- Facilitating communication. A focus on communication is of course crucial in the light documentation environment of Agile development, but it becomes especially crucial when potential collisions arise. Regular formal and informal settings for communication among the product owner team members allow them to spot potential conflicts as they emerge and sometimes avoid them through fostering the right discussions ahead of time. Once actual conflicts within or across teams surface regarding priorities or development direction product owners can facilitate conversations involving the relevant people who can work out a solution soon after the issue becomes apparent.
- Articulating trade-offs. In their roles working with the team to move product development forward, product owners are often in a position both to recognize and to explain the potential trade-offs involved in pursuing one path over another. The ability to help all parties involved in potential conflicts to grasp these trade-offs can allow the team to decide more objectively how to proceed when two ideas or teams are headed on a collision course.
- Recognizing opportunities for leverage or cross-product benefits. Because they see across products in the portfolio and because they have perspective on the product roadmap I talked about in my last blog post, product owners can also be uniquely well positioned to recognize opportunities for one team to leverage the efforts of another to enhance both product lines. Teams might rearrange items on their backlog to tackle larger problems together or determine that both teams need to redesign one aspect of the product workflow to benefit both teams in their ultimate goals. Regular conversations across the product owner team help to bring such opportunities to light, allowing the development teams to capitalize on opportunities to leverage both new development and refactoring efforts for greater mutual benefit. This type of collective ‘backlog mining’ can of course benefit from the insights of folks beyond the product owner team as well, as the wider set of people focused on product development corporately find the best path forward for the entire product portfolio.
- Taking a dispassionate perspective that helps the entire team weigh the relative merits of competing plans. In addition to facilitating communication, articulating trade-offs, and recognizing leverage opportunities, strong product owners can also help the teams navigate potential collisions by offering a wider perspective. Product managers focus on understanding and solving the persistent market problems of their target market, while developers and designers concentrate on the specific strengths of their respective disciplines. Good product owners, with their emphasis on building the best products in the best ways, are able to bring a larger focus on the process itself. The best Agile product owners are passionate about the way the team collaborates to develop the best product or set of products, allowing product owners to help the set of stakeholders weigh the relative merits of conflicting plans and determine the optimal path forward.
Strong product owners can offer a unique viewpoint when worlds collide. Having (hopefully) strong relationships with one another and across the product management, architecture, design, and development teams, good product owners can help the organization navigate these potential collisions and reach strategically beneficial conclusions that strengthen the company’s entire product portfolio. Of course, product owners are by no means the only members of a strong Agile team who can help with this navigation (that would be too simple). In the interdependent web of architects, coders, testers, designers, product managers, and product owners, all members need to prioritize communication and a willingness to make trade-offs that benefit the entire company. Even as product owners look across projects to recognize opportunities for leverage they must also expect to learn about these opportunities from other team members who can see potentials for conflict or convergence related to design, database, architecture, and codebase areas that product owners might not be aware of (which is a great reason to encourage regular team meetings of designers, architects, testers and others just as there ought to be regular team meetings of product owners). While there are particular ways that product owners can facilitate this cross-team collaboration, they are by no means the only ones seeking to successfully navigate through potential conflicts.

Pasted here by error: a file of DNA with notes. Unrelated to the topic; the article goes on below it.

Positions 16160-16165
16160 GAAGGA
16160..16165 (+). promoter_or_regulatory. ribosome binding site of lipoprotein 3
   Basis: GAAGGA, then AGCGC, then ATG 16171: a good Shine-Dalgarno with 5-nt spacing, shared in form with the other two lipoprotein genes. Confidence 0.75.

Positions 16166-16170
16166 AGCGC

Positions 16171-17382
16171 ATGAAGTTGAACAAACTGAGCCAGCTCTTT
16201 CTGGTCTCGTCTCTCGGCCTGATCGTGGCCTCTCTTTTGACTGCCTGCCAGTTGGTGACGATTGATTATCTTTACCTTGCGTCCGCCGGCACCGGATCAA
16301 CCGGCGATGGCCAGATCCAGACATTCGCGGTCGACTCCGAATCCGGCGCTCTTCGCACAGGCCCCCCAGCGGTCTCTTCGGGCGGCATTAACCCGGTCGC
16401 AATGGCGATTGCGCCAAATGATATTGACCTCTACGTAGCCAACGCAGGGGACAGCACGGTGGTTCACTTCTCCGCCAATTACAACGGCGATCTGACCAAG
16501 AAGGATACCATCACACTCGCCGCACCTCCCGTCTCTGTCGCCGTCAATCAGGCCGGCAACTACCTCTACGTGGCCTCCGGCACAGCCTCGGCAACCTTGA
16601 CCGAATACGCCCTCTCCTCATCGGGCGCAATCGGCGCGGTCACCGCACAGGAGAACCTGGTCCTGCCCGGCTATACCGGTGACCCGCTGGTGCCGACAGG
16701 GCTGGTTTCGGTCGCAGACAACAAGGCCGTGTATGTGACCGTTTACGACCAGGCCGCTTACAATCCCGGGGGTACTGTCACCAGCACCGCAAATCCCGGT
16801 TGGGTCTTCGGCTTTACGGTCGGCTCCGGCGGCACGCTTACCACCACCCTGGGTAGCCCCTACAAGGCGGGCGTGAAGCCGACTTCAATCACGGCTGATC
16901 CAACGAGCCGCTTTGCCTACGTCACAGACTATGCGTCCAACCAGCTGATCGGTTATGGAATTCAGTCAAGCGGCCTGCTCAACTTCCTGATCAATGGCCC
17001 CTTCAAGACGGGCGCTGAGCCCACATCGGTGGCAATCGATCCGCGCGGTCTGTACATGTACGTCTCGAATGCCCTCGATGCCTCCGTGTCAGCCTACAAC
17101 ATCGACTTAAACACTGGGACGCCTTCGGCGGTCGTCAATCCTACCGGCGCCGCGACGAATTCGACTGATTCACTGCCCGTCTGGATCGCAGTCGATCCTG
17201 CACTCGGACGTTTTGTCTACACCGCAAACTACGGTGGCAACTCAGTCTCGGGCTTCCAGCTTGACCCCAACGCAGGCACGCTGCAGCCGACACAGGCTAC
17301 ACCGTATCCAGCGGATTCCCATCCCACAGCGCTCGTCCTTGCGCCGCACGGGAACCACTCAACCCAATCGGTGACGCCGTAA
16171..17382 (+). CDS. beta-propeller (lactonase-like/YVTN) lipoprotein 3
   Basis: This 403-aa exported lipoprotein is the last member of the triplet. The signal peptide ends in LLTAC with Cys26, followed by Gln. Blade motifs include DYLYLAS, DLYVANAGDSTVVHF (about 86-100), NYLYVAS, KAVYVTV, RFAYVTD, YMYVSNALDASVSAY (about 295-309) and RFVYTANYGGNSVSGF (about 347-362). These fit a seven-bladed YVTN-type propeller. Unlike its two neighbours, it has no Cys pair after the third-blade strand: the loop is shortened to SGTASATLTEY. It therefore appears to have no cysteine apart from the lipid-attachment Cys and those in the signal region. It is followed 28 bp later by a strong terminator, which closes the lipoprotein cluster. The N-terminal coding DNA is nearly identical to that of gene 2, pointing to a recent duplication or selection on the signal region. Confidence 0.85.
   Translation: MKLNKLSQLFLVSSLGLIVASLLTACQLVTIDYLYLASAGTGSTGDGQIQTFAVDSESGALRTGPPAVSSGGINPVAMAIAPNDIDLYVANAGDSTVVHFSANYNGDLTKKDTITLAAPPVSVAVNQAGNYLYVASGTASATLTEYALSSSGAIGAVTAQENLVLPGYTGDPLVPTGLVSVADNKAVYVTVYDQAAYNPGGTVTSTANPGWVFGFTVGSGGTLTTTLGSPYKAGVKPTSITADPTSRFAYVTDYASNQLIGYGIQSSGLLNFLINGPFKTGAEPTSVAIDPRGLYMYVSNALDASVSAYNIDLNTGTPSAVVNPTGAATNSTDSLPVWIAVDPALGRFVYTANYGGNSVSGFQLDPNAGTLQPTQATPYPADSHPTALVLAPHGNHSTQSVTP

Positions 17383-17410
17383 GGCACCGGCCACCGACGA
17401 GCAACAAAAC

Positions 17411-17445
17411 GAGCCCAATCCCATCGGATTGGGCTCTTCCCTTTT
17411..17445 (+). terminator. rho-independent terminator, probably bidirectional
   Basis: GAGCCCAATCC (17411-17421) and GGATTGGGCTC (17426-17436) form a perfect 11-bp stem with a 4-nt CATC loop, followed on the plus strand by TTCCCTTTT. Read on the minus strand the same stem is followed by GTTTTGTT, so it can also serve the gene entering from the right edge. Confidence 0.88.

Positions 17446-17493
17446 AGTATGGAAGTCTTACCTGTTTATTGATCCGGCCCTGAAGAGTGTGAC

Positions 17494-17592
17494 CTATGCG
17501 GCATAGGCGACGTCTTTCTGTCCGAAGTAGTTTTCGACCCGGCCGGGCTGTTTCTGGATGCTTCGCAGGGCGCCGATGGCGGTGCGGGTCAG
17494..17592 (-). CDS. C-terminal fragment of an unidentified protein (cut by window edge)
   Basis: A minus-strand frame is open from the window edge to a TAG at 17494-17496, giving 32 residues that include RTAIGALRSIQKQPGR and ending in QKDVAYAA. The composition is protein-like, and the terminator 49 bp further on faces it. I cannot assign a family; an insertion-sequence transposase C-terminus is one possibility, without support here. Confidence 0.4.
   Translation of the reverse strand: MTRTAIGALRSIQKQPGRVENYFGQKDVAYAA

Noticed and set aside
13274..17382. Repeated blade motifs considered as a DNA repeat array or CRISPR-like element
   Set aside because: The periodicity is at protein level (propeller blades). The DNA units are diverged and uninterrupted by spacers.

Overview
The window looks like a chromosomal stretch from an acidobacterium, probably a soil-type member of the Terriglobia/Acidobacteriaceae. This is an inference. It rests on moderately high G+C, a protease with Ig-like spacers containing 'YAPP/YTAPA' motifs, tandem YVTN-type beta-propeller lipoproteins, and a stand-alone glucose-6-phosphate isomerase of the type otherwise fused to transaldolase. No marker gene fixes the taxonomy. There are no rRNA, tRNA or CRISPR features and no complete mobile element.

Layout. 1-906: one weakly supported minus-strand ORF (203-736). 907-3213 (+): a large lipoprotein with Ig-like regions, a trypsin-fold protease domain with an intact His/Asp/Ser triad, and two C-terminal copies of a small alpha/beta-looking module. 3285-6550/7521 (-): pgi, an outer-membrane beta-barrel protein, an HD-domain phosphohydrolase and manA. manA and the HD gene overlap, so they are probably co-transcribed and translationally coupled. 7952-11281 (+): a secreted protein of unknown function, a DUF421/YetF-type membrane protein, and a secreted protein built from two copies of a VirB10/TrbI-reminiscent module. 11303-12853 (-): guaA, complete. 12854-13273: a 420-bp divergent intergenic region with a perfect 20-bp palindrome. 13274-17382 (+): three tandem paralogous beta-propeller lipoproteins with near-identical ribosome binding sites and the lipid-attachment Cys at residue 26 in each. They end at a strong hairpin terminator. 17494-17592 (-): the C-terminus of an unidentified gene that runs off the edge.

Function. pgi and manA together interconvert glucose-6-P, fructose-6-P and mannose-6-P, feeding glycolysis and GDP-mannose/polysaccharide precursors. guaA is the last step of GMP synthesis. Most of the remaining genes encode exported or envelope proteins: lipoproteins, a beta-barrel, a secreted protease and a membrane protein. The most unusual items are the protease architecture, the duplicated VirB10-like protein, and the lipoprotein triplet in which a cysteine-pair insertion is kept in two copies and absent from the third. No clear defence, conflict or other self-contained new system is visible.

Finding or making a way through possible collisions is a vital role in Agile product planning for growing organizations with an inter-related set of products. The ability to serve as a bridge or facilitate a web among the many relevant stakeholders can make a crucial difference in the successful evolution of a product and the growth of the entire team involved in this development. Fostering the kind of communication and collaboration necessary for the various self-organizing development teams to all move the product portfolio forward coherently is a challenge for product owners, but success in this endeavour is vital for both good Agile planning and strong product development. Nurturing this strong web of relationships of course won’t allow the team to avoid conflicts altogether because in truth it’s not that simple.